‘Stool banks’ may help fecal transplants treat disease, study finds


Fecal transplantation is exactly what it sounds like – the process of transferring stool from one individual into the gastrointestinal (GI) tract of another, to treat a health condition the recipient is suffering from. The procedure works because it helps replenish gut bacteria that are lost to antibiotics or otherwise compromised in the recipient.

There is another way to use it in case of incompatibility between the donor and the recipient. In a process called autologous fecal microbiota transplantation (FMT), scientists collect a person’s own stool when they were healthier and younger. The stool is used later to be transplanted into their body and help restore the balance of gut microbes. And according to a new study, these self-transferring fecal transplants can help us if we start investing in “stool banks” – an inventory of sorts to collect stool samples from everyone while they’re young and old. healthy as a procedure.

Published Thursday in the newspaper Trends in Molecular Medicine, research highlights the underappreciated benefits of fecal transport on gut health. Gut microbes are essential for our healthy survival, but the environment and pace of modern life alters the delicate makeup of these bacterial communities in our gastrointestinal tracts almost irreversibly, the study notes.

Currently, faecal transplantation is used to treat C. difficile colitis – a complication resulting from antibiotic treatments that kill “good” intestinal bacteria. Until recently, this was the only condition for which fecal transplants were somewhat common procedures. But having someone else poop presented its own set of problems. It is already difficult to find the right donors for organ transplants. Moreover, fecal transplantation also requires the alignment of cultural factors in addition to biological factors for it to actually work. “Resaving the human gut microbiome by transplanting the entire gut microbial community from donors into non-industrial societies may result in a dramatic mismatch between our industrial environment/lifestyles and the ancestral microbiome,” the study authors write.

So the idea of ​​having people “hoard” their own stools to protect their future is new. “Autologous FMTs have the potential to treat autoimmune diseases such as asthma, multiple sclerosis, inflammatory bowel disease, Diabetesobesity and even heart disease and aging,” said study co-author Scott T. Weiss of Harvard University.

Essentially, we would invest our resources in a “microbial Noah’s Ark” – not only to treat current ailments, but also to keep a record of the ever-changing history of our gut microbes as the environments we live in continue to change.

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“Conceptually, the idea of ​​stool banking for autologous FMT is similar to that of parents store their baby’s cord blood for possible future use… However, there is greater potential for stool banking, and we anticipate the likelihood of using stool samples to be much higher than for cord blood,” systems biologist Yang- Yu Liu of Harvard University, who also participated in the study, added.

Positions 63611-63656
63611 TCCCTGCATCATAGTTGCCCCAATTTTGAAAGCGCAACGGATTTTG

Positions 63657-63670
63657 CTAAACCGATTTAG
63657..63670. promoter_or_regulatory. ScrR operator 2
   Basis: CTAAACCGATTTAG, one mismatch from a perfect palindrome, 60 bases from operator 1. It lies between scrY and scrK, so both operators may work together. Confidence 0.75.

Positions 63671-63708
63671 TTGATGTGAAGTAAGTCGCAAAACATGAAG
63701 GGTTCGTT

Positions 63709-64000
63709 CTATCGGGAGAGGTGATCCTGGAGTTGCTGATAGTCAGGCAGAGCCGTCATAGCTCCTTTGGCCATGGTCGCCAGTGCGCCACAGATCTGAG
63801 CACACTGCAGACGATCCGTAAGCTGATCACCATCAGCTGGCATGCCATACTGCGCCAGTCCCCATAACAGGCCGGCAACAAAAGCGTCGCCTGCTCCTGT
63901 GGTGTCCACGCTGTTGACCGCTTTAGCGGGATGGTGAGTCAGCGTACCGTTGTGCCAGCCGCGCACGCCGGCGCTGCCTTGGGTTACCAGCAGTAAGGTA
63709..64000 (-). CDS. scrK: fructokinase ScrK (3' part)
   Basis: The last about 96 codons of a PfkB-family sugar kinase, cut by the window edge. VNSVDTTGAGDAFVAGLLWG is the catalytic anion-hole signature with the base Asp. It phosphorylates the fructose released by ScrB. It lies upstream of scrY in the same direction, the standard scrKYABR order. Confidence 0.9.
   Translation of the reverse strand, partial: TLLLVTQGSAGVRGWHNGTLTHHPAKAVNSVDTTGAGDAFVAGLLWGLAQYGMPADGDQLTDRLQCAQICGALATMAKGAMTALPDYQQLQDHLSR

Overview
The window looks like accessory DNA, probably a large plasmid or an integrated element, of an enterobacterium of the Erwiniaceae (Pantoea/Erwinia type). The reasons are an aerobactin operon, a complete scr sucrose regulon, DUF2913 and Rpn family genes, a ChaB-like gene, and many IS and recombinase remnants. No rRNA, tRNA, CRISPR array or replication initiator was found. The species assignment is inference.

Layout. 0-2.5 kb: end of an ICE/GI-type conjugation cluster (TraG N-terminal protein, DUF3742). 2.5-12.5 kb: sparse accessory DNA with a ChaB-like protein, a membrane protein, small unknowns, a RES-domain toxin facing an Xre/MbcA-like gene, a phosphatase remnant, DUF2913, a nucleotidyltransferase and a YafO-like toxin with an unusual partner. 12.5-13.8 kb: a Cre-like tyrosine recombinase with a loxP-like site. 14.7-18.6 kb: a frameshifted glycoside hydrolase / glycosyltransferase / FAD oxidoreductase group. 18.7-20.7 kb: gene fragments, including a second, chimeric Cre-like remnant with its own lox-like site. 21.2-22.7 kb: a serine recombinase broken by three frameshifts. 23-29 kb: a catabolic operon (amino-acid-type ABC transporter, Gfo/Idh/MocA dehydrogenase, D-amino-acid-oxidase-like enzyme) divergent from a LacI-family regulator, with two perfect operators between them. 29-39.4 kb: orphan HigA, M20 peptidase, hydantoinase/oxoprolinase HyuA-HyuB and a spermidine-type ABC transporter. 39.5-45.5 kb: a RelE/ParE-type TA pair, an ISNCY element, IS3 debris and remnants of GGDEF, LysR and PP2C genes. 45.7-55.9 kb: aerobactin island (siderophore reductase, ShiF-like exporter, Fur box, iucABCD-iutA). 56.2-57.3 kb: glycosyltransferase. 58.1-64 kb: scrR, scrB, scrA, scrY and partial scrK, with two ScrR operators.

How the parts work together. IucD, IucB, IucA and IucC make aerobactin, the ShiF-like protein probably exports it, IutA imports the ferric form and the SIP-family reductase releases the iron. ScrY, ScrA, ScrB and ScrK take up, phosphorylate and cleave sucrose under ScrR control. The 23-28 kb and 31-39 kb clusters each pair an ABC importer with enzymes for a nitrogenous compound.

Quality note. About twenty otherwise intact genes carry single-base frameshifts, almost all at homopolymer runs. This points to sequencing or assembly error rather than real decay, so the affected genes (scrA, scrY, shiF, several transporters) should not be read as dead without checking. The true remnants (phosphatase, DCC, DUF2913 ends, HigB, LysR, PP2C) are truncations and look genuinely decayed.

The history of FMT goes back to the 4th Century, and is currently being investigated for applications outside of conditions involving the gastrointestinal tract. For example, emerging research suggests that disrupting the makeup of gut microbes in our bodies can lead to other serious long-term conditions, including certain cancers and cardiometabolic diseases, according to a 2021 study. study.

There are also other competing studies documenting the ever-increasing threats to our gut microbes; some stress their crucial importance for our general well-being. A recent article show how city dwellers may have lost half their gut microbes; another one noted that westernization has an impact on the diversity of intestinal microbes. Additionally, many debilitating diseases such as ulcerative colitis have been associated with faded away microbes in the gut.

Fecal transplants – especially autologous ones, then – can step in to reverse some of the damage we incur to our gut bacterial communities due to exposure to harmful environments.

But the researchers are careful to point out that the process cannot be used to treat autoimmune diseases with early disturbances in the gut microbiome, or anything with a genetic predisposition, such as Crohn’s disease.

Yet such a move could “protect the long-term health of humanity,” the scientists write. Banks of saddles that people can donate to others already exist; the researchers recommend reusing them to accommodate stool samples for autologous FMTs in the future.

But simply preserving the samples is not the end of the story. “Other synergistic strategies (e.g., dietary intervention and lifestyle change) may need to be taken simultaneously with autologous FMT to minimize environmental differences between the time of stool specimen collection and that of autologous FMT to further improve engraftment and improve the efficacy of autologous FMT.”


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